Hex codes for Colours (RGB) Explained

When you work on your computer such as editing an HTML page, doing an animation job, or editing a photo, it is quite likely you might come across some strange colour code set in the program which looks like #FFFFFF. Usually people just use the code with the help of a web palette or any program for editing. Nevertheless, this code gives you some insight on the display of your computer and how the screen functions.

Bearing in mind the basics of elementary school art, the three primary colours are red, blue, and yellow. They’re called the primary colours because there aren’t any other colours making them up. For example, purple isn’t a primary colour because it is obtained through the combination of identical parts of blue and red. If we adapt this fact to the mechanics of a television, or a computer screen, colour can also be produced by blending the three basic colours in order to make other colours. This process is called “additive colour”.

If you suppose that all the TV’s and computers simply make use of the three primary colours to begin with, it is in fact not that easy. The three basic colours used to begin with the colour mixing are red, green, and blue. For example, if you start with the composite colour green, you will still be able to make yellow because it can be found within the green. Also, now you will begin with four colours: red, green, blue, and yellow. Then, the second procedure for working with colours is called “subtractive colour.” Subtractive colour is when you combine colours together in order to make another one, just like mixing red and blue paint, in order to get purple. This isn’t the same as additive colour, because here, colours are made by taking away a shade out of the colour scheme and by adding more of another. If you add more white to some black, the colour obtained will be more silver through taking away more black as more white is mixed in. If you use the subtractive colour method when you add all the colours together, you will obtain black because you added the colours together and they subtracted from all the other colours leaving you with black.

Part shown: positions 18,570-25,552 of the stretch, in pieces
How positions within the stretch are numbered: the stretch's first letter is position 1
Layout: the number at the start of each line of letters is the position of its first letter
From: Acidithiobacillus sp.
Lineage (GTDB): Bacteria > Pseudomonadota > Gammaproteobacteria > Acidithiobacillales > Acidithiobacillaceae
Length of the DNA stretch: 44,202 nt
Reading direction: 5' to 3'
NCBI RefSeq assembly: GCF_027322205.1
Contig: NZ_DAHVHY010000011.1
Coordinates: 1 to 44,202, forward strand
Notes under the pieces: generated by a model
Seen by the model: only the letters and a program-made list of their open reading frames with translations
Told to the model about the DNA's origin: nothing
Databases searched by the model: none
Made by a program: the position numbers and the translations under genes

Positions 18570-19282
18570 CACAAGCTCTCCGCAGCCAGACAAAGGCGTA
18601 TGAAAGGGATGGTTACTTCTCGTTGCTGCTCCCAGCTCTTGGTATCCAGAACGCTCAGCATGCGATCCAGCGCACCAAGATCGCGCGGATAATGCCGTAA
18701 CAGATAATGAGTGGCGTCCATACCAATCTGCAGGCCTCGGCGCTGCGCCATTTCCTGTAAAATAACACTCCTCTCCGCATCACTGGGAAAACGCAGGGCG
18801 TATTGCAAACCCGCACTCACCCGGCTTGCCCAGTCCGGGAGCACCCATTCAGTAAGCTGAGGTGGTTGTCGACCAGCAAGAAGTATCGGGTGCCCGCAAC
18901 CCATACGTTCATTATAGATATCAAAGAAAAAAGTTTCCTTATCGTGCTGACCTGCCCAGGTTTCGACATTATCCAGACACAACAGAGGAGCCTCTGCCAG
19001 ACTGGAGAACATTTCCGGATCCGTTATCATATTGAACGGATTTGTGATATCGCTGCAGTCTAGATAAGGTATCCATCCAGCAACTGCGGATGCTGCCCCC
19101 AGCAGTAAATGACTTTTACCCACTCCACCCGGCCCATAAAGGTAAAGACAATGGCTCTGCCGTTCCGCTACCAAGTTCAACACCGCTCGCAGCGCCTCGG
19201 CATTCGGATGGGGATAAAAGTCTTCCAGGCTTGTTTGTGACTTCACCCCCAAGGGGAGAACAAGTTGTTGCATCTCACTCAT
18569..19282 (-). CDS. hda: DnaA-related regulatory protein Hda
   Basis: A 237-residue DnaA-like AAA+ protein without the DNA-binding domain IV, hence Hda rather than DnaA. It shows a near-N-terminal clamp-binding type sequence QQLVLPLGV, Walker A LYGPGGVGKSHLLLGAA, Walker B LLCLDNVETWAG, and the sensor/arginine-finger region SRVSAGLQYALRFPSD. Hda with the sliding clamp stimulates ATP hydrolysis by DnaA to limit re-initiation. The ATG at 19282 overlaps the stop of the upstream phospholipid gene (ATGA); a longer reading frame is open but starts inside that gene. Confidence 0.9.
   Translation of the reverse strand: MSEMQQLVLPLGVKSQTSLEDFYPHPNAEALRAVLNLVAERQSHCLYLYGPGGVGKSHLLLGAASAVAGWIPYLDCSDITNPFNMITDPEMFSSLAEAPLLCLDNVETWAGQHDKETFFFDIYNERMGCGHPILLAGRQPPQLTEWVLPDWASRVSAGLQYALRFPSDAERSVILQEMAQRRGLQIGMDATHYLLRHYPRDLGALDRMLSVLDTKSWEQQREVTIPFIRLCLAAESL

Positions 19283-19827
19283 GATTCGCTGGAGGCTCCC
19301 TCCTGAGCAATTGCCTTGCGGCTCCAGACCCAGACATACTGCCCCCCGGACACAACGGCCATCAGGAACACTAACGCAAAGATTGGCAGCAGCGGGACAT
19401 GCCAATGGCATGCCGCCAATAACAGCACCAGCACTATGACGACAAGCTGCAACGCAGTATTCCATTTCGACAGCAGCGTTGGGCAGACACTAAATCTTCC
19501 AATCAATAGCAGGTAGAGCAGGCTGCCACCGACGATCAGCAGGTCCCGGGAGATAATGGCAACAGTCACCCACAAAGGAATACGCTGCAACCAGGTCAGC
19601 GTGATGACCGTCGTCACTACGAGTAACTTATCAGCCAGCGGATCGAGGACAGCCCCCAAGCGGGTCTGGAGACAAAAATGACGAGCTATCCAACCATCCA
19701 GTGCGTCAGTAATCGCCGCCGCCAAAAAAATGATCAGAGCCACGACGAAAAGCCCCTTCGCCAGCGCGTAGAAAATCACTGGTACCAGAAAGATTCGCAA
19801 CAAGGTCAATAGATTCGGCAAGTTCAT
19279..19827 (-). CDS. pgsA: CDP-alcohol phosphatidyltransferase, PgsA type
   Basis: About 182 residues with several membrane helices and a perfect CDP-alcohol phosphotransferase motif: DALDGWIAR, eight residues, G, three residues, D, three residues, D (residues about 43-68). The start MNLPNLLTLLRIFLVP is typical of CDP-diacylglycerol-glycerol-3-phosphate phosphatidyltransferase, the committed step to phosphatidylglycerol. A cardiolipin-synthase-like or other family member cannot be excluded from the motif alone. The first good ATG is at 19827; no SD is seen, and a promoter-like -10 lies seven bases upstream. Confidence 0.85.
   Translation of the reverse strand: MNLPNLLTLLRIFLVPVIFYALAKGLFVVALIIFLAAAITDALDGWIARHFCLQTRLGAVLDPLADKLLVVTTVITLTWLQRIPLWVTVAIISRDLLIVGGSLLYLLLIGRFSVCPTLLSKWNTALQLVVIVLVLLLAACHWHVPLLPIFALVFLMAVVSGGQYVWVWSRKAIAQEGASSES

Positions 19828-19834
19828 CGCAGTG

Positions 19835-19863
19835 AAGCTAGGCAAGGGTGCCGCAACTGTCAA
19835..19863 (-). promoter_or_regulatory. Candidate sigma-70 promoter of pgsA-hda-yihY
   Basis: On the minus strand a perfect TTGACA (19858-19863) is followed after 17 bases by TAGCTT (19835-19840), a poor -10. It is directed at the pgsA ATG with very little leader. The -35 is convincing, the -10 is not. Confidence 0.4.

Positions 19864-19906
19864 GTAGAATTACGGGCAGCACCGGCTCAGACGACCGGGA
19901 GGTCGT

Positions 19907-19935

So when you blend together a computer’s additive colours, red, green, and blue, together, you get white. When you shine a white light through a prism or a lead crystal glass you will obtain a rainbow of colours (which is actually how a rainbow is made). White light shines through water into the air, thus separating the it into a colour rainbow. Further, if you paint a circle with rainbow colours in it, light up a light and turn the circle fast enough, you will obtain white. This process is called the “Newton Colour Cycle”.

On computers, colours are described with a hexadecimal code. This 6 digit number represents the shades of three additive colours in the first two digits, namely red, green and blue. The hexadecimal system contains 16 digits beginning with 0 up until F, which means number 16.

For example, #FFFF00 stands for yellow (notice that the red and the green are at full tilt and there isn’t any blue). By squeezing the red and green next to each other, the red ends up cancelling out the blue leaving us with yellow. So it is a subtractive colour method being used in an additive world.

Another example is the DC143C code, which creates a hue of red called “crimson.” So we can tell that the red setting, DC, means the colour is pretty intense, there’s not much green and blue is set a little under halfway up. So hexadecimal coding is just about fine-tuning the right shade. You can consider the 3 different colours from 00 up to FF, there are 256 different shades; and we end up with 256-3 different colours which make clear the 64 bit representation of colours.

So now you know more about Hex codes for colours, you can bring it up in your next exciting conversation!

J.M. Stevens is contributing editor at WebDesignArticles.net. This article may be reproduced provided that its complete content, links and author byline are kept intact and unchanged. No additional links permitted. Hyperlinks and/or URLs must remain both human clickable and search engine spiderable.

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